Title of Project

It Takes True Grit to Challenge Gender Stereotypes

Researcher Information

Deborah Z. Greenbaum

Project Type


Start Date

7-4-2006 12:00 AM

End Date

7-4-2006 12:00 AM

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Apr 7th, 12:00 AM Apr 7th, 12:00 AM

It Takes True Grit to Challenge Gender Stereotypes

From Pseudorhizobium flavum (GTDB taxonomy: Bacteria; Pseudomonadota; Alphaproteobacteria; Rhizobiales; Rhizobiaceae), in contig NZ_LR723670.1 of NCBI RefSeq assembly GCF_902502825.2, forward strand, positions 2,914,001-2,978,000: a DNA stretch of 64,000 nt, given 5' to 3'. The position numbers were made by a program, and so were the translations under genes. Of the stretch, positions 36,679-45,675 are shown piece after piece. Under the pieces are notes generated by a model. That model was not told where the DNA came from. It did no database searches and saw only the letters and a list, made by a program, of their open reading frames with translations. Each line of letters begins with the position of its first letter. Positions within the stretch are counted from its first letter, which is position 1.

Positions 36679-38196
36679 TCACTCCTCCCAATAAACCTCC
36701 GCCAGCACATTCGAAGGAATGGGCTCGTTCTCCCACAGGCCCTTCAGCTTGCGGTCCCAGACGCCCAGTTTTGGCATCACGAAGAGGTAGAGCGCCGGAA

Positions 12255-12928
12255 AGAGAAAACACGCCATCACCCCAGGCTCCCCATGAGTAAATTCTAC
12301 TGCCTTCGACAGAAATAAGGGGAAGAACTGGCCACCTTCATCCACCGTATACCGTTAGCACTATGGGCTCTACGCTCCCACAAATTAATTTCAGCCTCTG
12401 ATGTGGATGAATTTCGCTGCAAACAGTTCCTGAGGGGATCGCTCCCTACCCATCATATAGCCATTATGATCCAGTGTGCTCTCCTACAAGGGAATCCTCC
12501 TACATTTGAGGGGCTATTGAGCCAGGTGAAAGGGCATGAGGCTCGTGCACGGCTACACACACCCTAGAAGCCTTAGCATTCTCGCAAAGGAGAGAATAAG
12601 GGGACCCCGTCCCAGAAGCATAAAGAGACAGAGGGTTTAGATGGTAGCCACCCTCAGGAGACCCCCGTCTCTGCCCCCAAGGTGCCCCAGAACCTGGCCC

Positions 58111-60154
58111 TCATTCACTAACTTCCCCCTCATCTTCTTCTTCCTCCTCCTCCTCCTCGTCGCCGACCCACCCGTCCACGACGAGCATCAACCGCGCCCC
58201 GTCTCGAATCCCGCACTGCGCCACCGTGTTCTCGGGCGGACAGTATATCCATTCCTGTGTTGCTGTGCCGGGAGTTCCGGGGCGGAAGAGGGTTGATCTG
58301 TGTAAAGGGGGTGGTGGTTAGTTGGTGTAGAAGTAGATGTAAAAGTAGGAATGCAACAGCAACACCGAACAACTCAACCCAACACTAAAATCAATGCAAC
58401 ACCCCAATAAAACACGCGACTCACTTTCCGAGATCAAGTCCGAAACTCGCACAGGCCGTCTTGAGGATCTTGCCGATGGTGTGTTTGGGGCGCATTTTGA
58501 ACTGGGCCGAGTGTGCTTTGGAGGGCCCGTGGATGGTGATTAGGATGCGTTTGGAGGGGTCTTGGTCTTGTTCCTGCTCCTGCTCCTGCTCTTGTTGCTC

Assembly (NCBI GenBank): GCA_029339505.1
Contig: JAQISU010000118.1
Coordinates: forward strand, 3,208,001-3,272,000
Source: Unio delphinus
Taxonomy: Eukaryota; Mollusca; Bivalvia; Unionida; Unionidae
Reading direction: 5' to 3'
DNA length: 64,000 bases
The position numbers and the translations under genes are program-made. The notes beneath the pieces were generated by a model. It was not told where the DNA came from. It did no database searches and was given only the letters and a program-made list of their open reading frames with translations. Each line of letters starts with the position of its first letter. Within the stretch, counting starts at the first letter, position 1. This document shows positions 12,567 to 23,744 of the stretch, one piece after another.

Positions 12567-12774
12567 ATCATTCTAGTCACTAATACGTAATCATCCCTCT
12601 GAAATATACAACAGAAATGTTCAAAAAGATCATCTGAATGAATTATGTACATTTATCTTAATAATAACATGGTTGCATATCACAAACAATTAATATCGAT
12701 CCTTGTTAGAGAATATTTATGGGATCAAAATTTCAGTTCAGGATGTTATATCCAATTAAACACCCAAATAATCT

This paper evaluates the film True Grit as representative of Westerns that challenge traditional gender roles. The argument is made that Westerns have been unduly dismissed by gender theorists for being monolithic affirmations of traditional masculine hegemony.True Grit, a film from 1969, shows that unorthodox gender portrayals are not a new concept. Focus is placed on analyzing the female character, Mattie Ross. Mattie is revealed to debunk the traditional female role through her appearance, interests, personality traits and behavior. Mattie flouts Laura Mulvey’s assertion that women are in film to pander to the “male gaze” by exhibiting a quality she calls “to-be-looked-at-ness.” Setting, plot, and staging of scenes are also reviewed with an eye toward how they challenge traditional portrayals of women in film. The interplay between Mattie and the male characters serves to illustrate Michel Foucault’s model of power as something “fluid.” Ultimately, a little scrutiny of True Grit belies the dismissal of Westerns by gender theorists, and reveals their untenable and hypocritical position of gender role exclusion when perceived as traditional.